Oscar Dixon Go Fund Me: We got the news that no parent should ever have to hear in February of this year, just a few months after celebrating Oscar’s 3rd birthday and learning that he was going to be a big brother. Our lovely blue-eyed son, who had a kind heart and spirit, had been diagnosed with neuroblastoma, a type of cancer that was stage 4 high risk. Almost in an instance, our aspirations and plans for our family were dashed.
Oscar had difficulties after general anesthesia within 48 hours of the first scans and biopsies and was intubated in the intensive care unit. We spent the following two months in the hospital, receiving chemotherapy and recuperating from the surgery. It was terrible; he was extremely sick and had momentarily lost his ability to sit up and walk as a result. Further examination revealed that he had a lymphatic fluid leak, which necessitated the placement of drains on both sides of his lungs to drain the fluid.
During the next 16 months, Oscar underwent 5 rounds of chemotherapy, stem cell retrieval, and transplant with additional high dose chemotherapy, 10-hour surgery to remove his remaining tumor, 12 sessions of radiation, six months of immunotherapy, and numerous other surgical procedures under general anesthesia, including the insertion of a PICC line, which was later replaced with a Hickman line, biopsies, and b-cell lymphoma removal.
Despite the fact that Oscar responded well during his therapy, it took the whole 16 months before we received the news that our son had “NED – no evidence of illness.” It was the good news we had been hoping to hear for a long time. We were delighted and looked forward to returning to our previous status as a regular family.
The season debuted to 1.96 million viewers and a 0.9 rating in the adults 18–49 category, according to Nielsen Media Research. Season highs were achieved by the Christmas-themed episode “Holiday Madness,” which received a 2.1 rating in The CW’s target demo of women 18–34, a 1.4 rating in adults 18–34, and a 1.1 in adults 18–49. Additionally, with 2.2 million people turning in, it was the most viewed show in more than a year. The season finale of The Walking Dead aired on May 16, 2011. The season had an average of 1.75 million live viewers and a 0.9 adults 18–49 rating on the Nielsen rating scale. On August 30, 2011, it was released on DVD in the United States of America.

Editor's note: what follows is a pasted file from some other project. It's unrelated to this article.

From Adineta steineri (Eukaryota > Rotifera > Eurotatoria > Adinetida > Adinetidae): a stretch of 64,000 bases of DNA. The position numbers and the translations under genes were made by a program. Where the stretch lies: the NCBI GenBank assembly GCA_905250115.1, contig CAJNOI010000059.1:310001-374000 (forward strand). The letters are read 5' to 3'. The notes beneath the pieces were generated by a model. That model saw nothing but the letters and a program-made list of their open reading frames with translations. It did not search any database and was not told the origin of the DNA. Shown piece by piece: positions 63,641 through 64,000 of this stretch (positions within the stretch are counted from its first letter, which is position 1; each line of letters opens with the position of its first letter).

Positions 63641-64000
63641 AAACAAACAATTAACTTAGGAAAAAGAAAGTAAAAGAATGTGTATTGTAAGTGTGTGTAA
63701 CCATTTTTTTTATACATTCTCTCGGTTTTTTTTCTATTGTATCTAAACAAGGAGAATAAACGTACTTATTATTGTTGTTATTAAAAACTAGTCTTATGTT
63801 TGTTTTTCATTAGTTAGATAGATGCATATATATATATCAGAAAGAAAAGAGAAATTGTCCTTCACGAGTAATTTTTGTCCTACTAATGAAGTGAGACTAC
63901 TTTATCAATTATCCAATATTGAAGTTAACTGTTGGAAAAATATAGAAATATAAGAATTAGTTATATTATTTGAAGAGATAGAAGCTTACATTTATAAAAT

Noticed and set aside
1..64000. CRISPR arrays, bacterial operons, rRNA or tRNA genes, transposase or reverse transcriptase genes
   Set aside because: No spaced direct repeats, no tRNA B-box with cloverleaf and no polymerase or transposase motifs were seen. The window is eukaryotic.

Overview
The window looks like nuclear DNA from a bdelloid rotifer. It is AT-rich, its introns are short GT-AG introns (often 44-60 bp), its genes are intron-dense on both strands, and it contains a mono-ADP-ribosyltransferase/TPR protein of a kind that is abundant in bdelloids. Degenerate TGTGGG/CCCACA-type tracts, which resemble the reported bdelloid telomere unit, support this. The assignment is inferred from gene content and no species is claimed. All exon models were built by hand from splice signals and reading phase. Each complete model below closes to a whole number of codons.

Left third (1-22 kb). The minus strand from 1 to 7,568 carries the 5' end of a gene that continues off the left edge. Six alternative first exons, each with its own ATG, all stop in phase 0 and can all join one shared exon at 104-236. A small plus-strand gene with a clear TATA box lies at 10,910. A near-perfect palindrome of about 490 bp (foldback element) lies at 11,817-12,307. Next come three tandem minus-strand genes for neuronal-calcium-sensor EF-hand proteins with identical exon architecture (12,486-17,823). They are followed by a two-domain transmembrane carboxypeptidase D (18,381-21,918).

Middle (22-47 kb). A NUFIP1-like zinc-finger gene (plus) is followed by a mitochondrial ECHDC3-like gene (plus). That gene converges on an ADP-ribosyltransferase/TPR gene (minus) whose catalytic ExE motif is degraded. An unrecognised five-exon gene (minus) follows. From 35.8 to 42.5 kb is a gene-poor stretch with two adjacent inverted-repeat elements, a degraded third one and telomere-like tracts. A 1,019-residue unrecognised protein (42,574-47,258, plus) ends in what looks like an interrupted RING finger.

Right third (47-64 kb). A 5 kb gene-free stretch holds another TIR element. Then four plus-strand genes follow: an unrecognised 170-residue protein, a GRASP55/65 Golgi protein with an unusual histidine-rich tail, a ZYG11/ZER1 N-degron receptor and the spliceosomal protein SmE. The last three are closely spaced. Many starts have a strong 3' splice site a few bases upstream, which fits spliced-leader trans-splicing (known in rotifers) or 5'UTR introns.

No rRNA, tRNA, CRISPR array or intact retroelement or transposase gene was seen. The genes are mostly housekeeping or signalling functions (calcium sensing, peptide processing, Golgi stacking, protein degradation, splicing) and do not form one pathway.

Unfortunately, our newfound optimism was dashed only three months later, when regular tests revealed that Oscar had relapsed in his leg after his surgery. We decided to continue with a biopsy and radiotherapy since there were just two tiny areas. But in only six short weeks, Oscar’s illness had progressed to his ankle, femur, hip, numerous places in his vertebrae, shoulder, arm, and bone marrow, as well as to other organs and tissues. Oscar’s tumor tested positive for both the ALK and TERT genes, indicating that his cancer is highly aggressive, according to the results of his leg biopsies.
At this time, it had been almost two years after we had started therapy, and we were virtually back where we had started. Our oncology staff informed us that we had the choice to continue with chemotherapy and immunotherapy, which might buy us some time, but that there is currently no known cure for recurrent neuroblastoma in Australia, which is devastating.